Occasionally, The Seattle Times hosts guest columnists on the Faith & Values page. Today, we introduce Marcia Dounomet Webb, a clinical...
Occasionally, The Seattle Times hosts guest columnists on the Faith & Values page. Today, we introduce Marcia Dounomet Webb, a clinical psychologist and faculty member at Seattle Pacific University.
Christian theologians describe humanity as “homo adorans” — people with an essential need to adore or worship. We need to be enchanted with something greater than ourselves. This yearning can be seen in our appreciation of the natural world and of artistic masterpieces. We want to be enraptured.
How tragic, then, that we settle so often simply to be entertained, or even just occupied. As contemporary Americans, our lives may be cluttered with meetings, to-do lists, e-mails, technological gadgetry and caffeine jolts.
But the glory of God is not like the bling-bling of our world. With latte in hand, cellphone perched at one ear, how could we catch a glimpse of God’s glory rushing by the altar? In worship we are called to do what the present world can neither teach nor even understand. We still our spirits, turning away from the din of everyday pressures and temptations to remember our God.
- Woman knocked unconscious by falling drone during Seattle's Pride parade
- Residents return to ‘war zone’ in wake of Wenatchee wildfire
- Nurse dies from injuries in attack near CenturyLink Field
- How ISIS methodically groomed a lonely young Wash. state woman
- Lake City residents fight to regain use of now-private beach
Most Read Stories
This turning away is not easy. To be still is to stand apart from the contemporary world as it hurries frantically by in the current of its own seductive anxieties. (Are we good enough, successful enough, attractive enough? Are we loved enough?) In comparison with the sirens of our culture, rituals of organized worship may seem crude. How can they compete for our attention?
Years ago, I read a Scripture passage at my church and returned to my seat at the front for the remainder of the service. I watched as the congregation partook of the Lord’s Supper. People poured from their pews toward the altar. Watching each congregant step forward, I imagined God’s observation of this event across the breadth of eternity.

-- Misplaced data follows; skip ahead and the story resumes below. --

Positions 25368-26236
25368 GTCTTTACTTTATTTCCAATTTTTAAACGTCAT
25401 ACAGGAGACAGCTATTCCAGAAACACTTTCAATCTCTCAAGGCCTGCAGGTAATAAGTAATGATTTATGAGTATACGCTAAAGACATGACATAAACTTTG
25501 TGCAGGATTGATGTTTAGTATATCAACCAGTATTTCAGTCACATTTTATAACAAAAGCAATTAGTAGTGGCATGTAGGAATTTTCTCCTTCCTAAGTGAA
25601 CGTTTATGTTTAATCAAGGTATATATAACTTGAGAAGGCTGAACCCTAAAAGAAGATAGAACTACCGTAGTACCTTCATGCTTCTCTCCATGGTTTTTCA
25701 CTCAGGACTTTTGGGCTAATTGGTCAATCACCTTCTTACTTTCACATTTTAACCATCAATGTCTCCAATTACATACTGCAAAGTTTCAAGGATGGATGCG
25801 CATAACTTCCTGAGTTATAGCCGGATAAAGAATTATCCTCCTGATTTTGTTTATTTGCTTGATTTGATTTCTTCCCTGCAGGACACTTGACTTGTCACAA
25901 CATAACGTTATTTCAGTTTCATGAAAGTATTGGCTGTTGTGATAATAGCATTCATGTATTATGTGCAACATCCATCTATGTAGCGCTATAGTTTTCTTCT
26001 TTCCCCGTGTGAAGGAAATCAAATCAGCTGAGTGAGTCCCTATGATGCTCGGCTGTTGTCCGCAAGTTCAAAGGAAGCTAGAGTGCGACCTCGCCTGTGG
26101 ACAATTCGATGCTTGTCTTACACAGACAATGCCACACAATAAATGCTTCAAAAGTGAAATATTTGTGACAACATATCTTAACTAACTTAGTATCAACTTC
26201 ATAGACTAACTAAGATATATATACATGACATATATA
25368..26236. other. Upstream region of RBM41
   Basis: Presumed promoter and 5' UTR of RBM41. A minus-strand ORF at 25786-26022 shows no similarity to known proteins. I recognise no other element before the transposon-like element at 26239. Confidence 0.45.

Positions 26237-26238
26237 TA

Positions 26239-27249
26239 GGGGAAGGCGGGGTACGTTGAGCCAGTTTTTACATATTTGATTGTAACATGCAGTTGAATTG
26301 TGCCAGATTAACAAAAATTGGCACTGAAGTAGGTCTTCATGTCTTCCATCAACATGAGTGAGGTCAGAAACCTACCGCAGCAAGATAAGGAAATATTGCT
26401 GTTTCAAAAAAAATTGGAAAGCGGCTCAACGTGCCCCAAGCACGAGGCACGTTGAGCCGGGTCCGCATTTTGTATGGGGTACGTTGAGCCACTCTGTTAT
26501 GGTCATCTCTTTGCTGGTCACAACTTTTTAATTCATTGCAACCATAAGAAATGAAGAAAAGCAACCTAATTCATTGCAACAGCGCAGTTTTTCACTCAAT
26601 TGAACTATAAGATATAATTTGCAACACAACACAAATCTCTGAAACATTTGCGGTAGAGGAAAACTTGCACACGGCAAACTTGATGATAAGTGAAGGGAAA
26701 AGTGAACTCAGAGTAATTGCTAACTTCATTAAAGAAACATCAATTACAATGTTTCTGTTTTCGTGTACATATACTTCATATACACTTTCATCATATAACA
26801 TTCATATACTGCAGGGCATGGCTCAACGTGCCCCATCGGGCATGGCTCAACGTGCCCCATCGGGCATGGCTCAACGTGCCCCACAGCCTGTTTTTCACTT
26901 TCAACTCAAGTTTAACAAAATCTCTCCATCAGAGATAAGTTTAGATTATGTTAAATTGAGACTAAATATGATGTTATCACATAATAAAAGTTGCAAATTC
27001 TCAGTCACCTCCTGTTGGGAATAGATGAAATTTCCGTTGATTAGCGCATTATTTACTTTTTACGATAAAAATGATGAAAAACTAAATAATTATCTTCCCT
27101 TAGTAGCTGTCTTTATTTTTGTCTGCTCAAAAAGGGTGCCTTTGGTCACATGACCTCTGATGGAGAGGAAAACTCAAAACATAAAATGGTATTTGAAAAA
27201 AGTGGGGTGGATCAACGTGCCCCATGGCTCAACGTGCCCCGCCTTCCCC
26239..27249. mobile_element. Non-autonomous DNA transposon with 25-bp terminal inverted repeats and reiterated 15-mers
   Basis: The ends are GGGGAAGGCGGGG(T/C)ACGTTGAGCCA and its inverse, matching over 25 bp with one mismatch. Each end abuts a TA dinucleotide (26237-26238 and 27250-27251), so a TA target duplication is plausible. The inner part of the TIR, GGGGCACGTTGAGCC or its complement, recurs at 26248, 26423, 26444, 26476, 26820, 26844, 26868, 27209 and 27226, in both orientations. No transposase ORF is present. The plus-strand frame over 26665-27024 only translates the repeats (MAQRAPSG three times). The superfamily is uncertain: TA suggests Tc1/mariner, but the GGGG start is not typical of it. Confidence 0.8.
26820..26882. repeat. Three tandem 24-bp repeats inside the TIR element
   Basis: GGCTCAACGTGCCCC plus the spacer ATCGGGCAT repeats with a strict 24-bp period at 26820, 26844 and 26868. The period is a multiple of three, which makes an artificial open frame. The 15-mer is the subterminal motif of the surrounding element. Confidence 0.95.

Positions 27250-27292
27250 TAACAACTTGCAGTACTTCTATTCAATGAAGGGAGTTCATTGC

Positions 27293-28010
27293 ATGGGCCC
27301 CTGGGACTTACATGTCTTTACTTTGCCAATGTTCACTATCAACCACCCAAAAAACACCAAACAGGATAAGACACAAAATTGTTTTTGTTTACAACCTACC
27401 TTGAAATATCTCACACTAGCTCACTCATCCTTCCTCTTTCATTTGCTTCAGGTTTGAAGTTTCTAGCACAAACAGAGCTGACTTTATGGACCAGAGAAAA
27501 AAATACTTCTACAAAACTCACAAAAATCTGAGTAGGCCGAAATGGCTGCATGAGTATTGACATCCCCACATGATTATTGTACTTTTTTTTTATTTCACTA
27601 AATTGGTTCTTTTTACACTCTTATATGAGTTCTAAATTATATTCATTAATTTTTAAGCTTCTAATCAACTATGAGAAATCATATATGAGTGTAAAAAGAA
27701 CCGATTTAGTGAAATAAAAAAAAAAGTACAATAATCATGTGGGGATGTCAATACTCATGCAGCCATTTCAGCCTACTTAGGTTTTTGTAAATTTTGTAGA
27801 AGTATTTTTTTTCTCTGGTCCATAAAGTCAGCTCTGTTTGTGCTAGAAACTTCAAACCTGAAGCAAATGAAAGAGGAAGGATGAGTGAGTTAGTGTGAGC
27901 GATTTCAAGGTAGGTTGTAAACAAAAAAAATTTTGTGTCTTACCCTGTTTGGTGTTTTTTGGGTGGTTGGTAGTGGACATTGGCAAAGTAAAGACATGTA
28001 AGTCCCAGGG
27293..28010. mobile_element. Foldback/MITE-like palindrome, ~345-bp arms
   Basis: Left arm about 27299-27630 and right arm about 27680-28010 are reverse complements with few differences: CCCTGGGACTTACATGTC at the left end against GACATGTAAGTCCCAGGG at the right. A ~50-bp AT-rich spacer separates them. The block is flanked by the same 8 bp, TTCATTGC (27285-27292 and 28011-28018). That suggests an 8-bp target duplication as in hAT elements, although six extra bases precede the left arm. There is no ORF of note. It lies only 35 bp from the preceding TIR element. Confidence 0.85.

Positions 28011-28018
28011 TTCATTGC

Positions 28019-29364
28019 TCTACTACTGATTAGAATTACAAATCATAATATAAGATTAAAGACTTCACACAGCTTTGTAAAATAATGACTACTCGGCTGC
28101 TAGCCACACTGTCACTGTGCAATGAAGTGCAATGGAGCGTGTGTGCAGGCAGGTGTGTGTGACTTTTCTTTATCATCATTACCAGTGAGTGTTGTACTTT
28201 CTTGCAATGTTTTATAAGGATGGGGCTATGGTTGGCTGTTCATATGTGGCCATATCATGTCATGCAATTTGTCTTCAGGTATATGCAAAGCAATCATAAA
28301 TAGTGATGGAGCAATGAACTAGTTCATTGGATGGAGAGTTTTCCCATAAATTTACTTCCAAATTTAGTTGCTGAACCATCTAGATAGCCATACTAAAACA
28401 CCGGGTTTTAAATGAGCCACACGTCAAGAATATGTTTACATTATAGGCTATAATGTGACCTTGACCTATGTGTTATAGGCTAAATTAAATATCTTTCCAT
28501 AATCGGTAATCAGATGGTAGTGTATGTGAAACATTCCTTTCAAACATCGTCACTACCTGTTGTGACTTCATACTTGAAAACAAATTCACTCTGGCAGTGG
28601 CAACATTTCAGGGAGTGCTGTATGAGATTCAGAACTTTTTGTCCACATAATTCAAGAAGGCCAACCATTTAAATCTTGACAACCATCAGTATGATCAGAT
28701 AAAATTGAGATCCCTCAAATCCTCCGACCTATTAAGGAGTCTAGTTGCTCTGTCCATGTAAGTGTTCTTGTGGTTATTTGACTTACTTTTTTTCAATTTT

Before God was the never-ending flow of humanity silently stepping forward to partake of the Bread of Life week after week through the millennia. These worshippers followed unseen ancestors in their procession and will be followed by another, unbroken stream of descendants in the faith.
Perhaps when we worship, God watches us step unknowingly through the finite crevice of the present and seemingly all-consuming moment into our place within a vast eternal community of believers.
We join our voices with those who have gone before in prayers and hymns, which may themselves be centuries old, echoing an enduring love song. In reciting Scripture, we revisit the history of God’s love for us in ages past, as we wait with hope, and prepare ourselves, for God’s victorious presence in our future together.
God’s observation of our worship may encompass not only the fullness of time, divided for us into past, present and future. God may also see our worship across the expanse of human space.
Last year, I watched on TV the celebrations of New Year’s Eve as midnight fell in time zones around the world. Video clips showed fireworks exploding first in Australia, then in Paris, and finally in New York. I imagined God watching these same fireworks, not through the limited frame of a television screen but from a celestial vantage point.
I wondered, what does God see of the sacred festivities of worship? Every weekend, God may watch as our worship spans the globe, hour by hour, crossing continental boundaries, leaping across oceans, a spherical unfolding of praise.
Consider also the practice of churchgoers who raise their arms upward during prayer or song. I am reminded of “the wave” at sporting events, when spectators around an arena sequentially stand and throw up their arms in celebration of a victory. As our worship travels across the Eastern and Western hemispheres of the Earth, God can see what we only imagine, the weekly wave of the church, our arms and our voices reaching upward toward heaven.
And what is this victory we are invited to celebrate again and again, around the world and down through time? This victory that summons us to turn from the frenzy of our lives and to still our spirits in order to recall it? This victory we commemorate in the great company of believers who transcend time and space?
We consider the cross, the grave, the empty tomb.
Oh yes, suddenly we remember the source of all this endless festivity: We are loved. We are fully loved. And it is enough.
Marcia Dounomet Webb has an M.A. in communications, an M.Div., and a Ph.D. in clinical psychology. She has been on the faculty at Seattle Pacific University since 1996.